Curb Straps and Curb Chains- Types and Fitting

Choosing the Right Curb Strap to Increase Bit Functionality and Performance

Types of Curb Straps and Curb Chains

Curb straps or curb chains are an important part of bit and headstall functionality, whether you ride Western or English. The material and the adjustment of the curb will determine the type of communication sent to your horse. 

Leather Curb Straps

There are two basic types of curb attachments for a bit or hackamore, leather or chain. The basic flat leather curb strap is considered the mildest of options and is typically used on snaffle bits early in training. Many continue using a flat leather curb throughout a horses training progression if the horse shows no need for increase communication.

Martin Saddlery Cowhorse Curb Strap and Stainless Steel Curb Chain with Spring Snaps

If more communication is needed through the curb strap, a braided leather curb is a good step up from the flat leather curb strap. These have more texture, so they add additional “feel” when contact is made with the horses chin. This concept will apply for every proceeding curb strap or curb chain.

Top: Latigo Curb Strap with Blood Knots Bottom: Jim Edwards Curb Strap

Curb Chains

As curb straps progress in severity or communication, they will have a combination of leather buckles with a chain center. The leather provides some flexibility and “give” to the chain center when the curb is engaged into the horses chin. There is a variety of chain styles, from basic link chain to woven chain. The smoother the chain link, the less points of contact it will make on the chin. The more twisted or uneven edges on the chain, the more points of contact it will make. There are also variations of this, where the center of the curb is rawhide or nylon rope material. The principle still applies, the rawhide is going to send a stronger message than the nylon rope.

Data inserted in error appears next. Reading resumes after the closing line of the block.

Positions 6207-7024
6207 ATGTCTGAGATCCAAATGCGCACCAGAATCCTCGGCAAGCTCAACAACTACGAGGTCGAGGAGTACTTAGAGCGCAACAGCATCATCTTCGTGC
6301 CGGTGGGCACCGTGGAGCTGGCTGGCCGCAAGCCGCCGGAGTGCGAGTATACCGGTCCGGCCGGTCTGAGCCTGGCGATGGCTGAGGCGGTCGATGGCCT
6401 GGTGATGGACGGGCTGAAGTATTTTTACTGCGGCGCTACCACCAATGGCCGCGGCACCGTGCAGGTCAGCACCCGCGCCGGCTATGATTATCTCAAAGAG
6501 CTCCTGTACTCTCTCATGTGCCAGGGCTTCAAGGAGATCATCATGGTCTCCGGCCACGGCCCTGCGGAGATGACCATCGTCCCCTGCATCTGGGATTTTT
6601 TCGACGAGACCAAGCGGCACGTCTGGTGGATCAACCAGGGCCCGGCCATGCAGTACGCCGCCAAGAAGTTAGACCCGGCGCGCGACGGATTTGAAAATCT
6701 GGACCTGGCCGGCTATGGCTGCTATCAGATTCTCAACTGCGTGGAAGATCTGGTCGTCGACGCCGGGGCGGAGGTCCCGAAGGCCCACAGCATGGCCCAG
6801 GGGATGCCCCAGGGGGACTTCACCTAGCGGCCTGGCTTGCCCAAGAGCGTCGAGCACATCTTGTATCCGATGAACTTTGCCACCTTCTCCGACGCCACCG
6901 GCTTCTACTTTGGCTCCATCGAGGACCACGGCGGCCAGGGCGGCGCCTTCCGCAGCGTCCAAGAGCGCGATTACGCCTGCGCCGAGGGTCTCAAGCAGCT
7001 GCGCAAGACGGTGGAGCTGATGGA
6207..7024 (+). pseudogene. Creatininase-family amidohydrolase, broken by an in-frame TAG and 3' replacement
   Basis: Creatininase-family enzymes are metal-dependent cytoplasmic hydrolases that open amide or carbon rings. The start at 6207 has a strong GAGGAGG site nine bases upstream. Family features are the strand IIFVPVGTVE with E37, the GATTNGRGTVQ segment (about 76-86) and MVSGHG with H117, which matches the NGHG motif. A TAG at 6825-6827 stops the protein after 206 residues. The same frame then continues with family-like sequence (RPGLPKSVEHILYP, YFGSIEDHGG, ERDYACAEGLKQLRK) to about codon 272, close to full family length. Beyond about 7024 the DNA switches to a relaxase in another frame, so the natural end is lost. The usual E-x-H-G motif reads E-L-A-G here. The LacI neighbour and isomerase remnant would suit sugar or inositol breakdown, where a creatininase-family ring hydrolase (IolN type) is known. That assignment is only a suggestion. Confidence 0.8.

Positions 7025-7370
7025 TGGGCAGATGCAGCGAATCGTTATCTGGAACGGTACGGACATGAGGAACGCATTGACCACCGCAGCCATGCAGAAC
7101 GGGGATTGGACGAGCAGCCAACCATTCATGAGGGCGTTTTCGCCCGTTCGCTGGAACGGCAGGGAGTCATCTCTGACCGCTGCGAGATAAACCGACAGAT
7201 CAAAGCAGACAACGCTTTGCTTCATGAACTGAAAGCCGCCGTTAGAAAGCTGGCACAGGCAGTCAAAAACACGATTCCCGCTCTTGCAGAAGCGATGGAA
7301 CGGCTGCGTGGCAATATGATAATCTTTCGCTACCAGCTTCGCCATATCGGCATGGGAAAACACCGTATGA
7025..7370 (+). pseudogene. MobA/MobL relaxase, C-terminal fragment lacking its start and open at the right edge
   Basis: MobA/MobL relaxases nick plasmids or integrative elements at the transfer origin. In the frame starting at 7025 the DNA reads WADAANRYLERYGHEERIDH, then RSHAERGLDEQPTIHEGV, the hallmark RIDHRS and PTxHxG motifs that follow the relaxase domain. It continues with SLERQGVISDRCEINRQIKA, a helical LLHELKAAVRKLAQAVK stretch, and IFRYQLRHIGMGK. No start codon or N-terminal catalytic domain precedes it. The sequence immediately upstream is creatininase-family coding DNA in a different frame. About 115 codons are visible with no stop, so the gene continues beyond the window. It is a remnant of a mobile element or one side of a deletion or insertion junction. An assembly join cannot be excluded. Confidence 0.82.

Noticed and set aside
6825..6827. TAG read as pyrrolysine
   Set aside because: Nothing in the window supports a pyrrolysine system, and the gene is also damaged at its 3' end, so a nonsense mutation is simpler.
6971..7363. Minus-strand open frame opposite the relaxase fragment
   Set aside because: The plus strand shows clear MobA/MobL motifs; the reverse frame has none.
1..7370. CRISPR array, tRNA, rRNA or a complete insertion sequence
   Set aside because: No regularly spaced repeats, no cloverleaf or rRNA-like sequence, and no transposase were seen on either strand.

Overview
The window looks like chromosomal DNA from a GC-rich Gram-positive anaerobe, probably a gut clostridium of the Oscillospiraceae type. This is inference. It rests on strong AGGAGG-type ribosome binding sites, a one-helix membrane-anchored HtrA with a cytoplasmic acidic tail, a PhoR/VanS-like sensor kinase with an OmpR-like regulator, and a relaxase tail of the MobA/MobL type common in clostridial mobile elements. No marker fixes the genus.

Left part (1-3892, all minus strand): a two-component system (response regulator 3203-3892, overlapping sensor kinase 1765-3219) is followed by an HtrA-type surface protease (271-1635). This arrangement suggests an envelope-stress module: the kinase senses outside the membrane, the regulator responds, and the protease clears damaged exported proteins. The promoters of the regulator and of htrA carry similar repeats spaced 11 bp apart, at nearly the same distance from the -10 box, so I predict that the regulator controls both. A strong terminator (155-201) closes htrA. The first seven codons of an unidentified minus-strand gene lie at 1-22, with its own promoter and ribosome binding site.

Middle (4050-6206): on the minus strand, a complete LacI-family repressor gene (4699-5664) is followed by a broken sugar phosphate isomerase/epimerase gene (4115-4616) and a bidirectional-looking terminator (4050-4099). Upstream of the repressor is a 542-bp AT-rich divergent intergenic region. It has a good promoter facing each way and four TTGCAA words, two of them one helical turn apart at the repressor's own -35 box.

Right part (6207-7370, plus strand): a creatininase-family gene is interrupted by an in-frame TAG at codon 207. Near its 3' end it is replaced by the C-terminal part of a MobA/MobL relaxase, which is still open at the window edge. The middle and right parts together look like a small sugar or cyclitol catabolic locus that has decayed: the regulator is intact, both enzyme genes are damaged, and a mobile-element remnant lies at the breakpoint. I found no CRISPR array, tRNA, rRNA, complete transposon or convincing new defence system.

From left to right: Latigo curb with dog chain; Latigo curb strap with flat chain, Rope curb strap, Dog chain curb with nylon

The solid curb chain is considered to be the strongest of curb options for obvious reasons. It is solid chain with no “give”. Curb chains are typically basic linked chain, but there are varieties of curb chains that are woven. Curb chains should be used with caution as they can be severe if not properly adjusted or paired with the wrong bit.  

Sheri Cervi Diamond Short Shank Browned Iron Twisted Wire Snaffle with Curb Strap and Stainless Steel Curb Chain with Spring Snaps

Curb Strap and Curb Chain Adjustment

The adjustment of the curb strap or curb chain is just as important as the material it is made of. The smooth leather curb straps that are typically used on snaffles for training, are attached loosely to the rings of the bit under the reins. At this stage, the curb strap is acting as a bit hobble that keeps the bit from sliding through the horses mouth. Bit hobbles can also be used for this.

Classic Equine sliding ring snaffle with a Cowhorse Curb Strap

Curbs Straps as a Primary or Secondary Signal

When using the curb strap or curb chain as a communication device, the adjustment will become more important. There are two schools of thought on curb straps adjustment; some want the curb to be a pre-signal to the horse that the bit is coming. Others want the curb to be a secondary signal once the bit is already engaged.

Curb Straps as a Primary Signal

If you decide that your horse needs a pre-signal to the bit, you will adjust the curb strap a little tighter. You can simply tighten the straps, or twist the strap to create a more textured edge, thus creating more points of contact with the horse’s chin.

Tyler Magnus Chain C Port bit with a Latigo curb, adjusted to act as a primary que.

Curb Straps as a Secondary Signal

If you want the curb to act as secondary signal to the bit, it will be adjusted more loosely. Keep in mind, when a curb strap or curb chain becomes engaged, it also sends pressure to the horses poll.

Final Thoughts on Curb Straps

Some horses respond positively to a tighter curb strap, and you find that you can gather them in support of developing collection. Other horses may not like the feeling of the curb strap on their chin and subsequent pressure on the poll, and throw their head up and hollow out. This is where you as the rider need to be aware of how your tack is sending messages to your horse. Make sure you are listening, and adjust accordingly.